I met Joey Saye on assignment for Living Blues Magazine on one of his regularly scheduled Thursday night opening gigs at Rosa’s Lounge. Great blues club, great talent. Hearing Joseph play his 30 minute acoustic set for the first time was a revelation. Saye had the chops of an early 20th Century Delta bluesman (and blues woman; Memphis Minnie is a huge inspiration to him) and the voice to boot. And he manages to weave his original material throughout the vintage repertoire as well. I’m keeping my ears open for this talented young man with such a genuine respect for early blues forms and skillset to shine on them. (Weeks later, I caught him at another club playing electric blues with a dynamic trio including venerable bassist Bob Stroger. This is a man with great taste!) His website bio below:
Joey J. Saye grew up about 45 minutes west of Chicago in Aurora, Illinois. Born to a Liberian family, he was the first of whom was born in the United States. As a result of being a part of an international family, multiple styles of music, ranging from West African music to American country music, were always near and gave him an appetite for listening to music. Even before guitar, he was always a music lover. As a child, he would spend hours exploring and discovering music in his parents’ cd cases.
He was always attracted to guitars and would even borrow guitars from friends before getting his own. Eventually, his father bought him a First Act guitar from a Sam’s Club when he was about 12 years old. But after breaking the strings, he did not play for another two years. Then, when he was 14 years old, he and a friend started a rock duo called Mike K and Joey J. Saye. Impressed by his friend’s guitar skills, he was inspired to play again. But this time, while digging through some CDs, he stumbled upon Memphis Minnie and Muddy Waters. These sounds drove him to reimagine what the guitar was capable of doing.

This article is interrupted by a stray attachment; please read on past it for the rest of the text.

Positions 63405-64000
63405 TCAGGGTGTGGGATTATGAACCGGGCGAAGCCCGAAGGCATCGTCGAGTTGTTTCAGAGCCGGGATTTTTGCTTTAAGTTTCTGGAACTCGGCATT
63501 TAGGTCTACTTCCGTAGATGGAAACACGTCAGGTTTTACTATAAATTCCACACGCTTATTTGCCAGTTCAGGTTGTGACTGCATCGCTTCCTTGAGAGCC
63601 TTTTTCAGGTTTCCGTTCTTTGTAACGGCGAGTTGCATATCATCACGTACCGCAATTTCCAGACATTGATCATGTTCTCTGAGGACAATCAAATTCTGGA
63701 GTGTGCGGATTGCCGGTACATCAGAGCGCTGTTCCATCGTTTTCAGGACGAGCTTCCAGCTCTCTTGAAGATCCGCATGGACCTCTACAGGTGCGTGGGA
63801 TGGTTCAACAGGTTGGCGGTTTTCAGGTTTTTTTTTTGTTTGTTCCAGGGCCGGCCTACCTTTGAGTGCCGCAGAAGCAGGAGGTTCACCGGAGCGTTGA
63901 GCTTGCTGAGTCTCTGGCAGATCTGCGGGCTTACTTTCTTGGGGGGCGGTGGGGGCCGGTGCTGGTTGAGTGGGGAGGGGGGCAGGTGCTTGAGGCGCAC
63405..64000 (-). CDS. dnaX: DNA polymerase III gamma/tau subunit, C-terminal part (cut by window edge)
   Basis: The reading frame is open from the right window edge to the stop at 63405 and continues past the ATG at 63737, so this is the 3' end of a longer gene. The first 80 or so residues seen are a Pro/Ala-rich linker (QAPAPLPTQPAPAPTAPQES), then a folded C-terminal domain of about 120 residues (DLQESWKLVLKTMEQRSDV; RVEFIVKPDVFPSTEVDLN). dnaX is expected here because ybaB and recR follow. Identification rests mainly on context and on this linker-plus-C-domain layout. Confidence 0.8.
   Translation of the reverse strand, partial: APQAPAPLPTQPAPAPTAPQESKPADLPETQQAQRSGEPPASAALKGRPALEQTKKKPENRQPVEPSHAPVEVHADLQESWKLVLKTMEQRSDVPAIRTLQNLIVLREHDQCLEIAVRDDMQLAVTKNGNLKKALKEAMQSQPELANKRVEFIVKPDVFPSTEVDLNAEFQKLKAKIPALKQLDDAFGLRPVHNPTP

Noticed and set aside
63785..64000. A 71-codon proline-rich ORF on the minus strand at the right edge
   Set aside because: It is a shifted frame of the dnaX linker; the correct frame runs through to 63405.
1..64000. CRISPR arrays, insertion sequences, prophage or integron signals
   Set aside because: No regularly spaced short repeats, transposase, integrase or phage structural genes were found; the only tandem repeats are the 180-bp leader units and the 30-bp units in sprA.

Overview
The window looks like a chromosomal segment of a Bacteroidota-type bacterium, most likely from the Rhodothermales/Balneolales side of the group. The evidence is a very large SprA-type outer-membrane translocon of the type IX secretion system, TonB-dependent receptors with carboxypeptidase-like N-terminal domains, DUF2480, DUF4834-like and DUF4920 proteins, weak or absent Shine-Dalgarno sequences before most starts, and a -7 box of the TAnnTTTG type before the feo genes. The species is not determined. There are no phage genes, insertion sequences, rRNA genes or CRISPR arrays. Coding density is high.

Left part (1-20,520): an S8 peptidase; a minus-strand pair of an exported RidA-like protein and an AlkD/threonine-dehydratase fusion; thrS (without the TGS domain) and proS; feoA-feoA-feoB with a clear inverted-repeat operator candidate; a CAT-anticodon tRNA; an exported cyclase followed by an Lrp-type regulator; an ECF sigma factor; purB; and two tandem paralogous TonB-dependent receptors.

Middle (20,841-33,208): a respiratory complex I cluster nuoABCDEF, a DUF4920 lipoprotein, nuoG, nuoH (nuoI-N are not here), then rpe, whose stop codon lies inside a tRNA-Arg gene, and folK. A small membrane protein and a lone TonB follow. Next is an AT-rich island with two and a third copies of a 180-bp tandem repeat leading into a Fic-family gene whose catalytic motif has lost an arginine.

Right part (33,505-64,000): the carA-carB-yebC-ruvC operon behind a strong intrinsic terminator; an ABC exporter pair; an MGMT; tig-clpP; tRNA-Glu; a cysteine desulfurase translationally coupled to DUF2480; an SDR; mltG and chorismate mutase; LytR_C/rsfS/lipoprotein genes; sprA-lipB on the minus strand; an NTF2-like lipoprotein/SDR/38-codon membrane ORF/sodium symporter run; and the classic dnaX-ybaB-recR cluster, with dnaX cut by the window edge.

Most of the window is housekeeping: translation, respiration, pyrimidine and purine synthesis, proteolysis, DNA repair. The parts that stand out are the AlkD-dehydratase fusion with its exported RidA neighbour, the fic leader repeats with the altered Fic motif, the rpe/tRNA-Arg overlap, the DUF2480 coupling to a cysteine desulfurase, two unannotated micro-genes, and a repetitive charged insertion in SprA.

Joey was introduced to the blues community at age 16 when he was out with his high school friends. He heard blues music playing in the distance and chose to follow the sound. This choice led to the meeting, befriending, and playing with the Dave Herrero band that night. Dave Herrero, the group leader, invited him back next week, and this started a cadence of mentoring for Joey J.
Since then, Joey J. Saye has played in and around Chicago, participating in the blues community. During this time, he has shared the stage with many of Chicago’s top-shelf blues musicians such as Mary Lane, Willie Buck, Billy Flynn, Bob Stroger, and more. He currently is releasing digital content, holds a residency at Rosa’s on Thursday nights in Chicago, and plays blues across the country.
– Intro and photo by Peter M. Hurley.
Photo taken at ROSA’S LOUNGE in 2021. Photo © Peter M. Hurley.
For more info on JOSEPH J. SAYE JR, go to JJSAYEMUSIC.COM.
Mr. Hurley is a contributing photographer and writer for Living Blues Magazine and the staff photographer for Chicago Blues Network. His recent book Blues Legacy: Tradition and Innovation in Chicago, in collaboration with Blues historian and author David Whiteis, showcases his work in the field. His passion for blues music began with a 6th grade dance party discovery of Bo Diddley which led to Little Walter, Muddy Waters, Howlin’ Wolf and so on. It continues to this day. VISIT PETER’S WEBSITE HERE.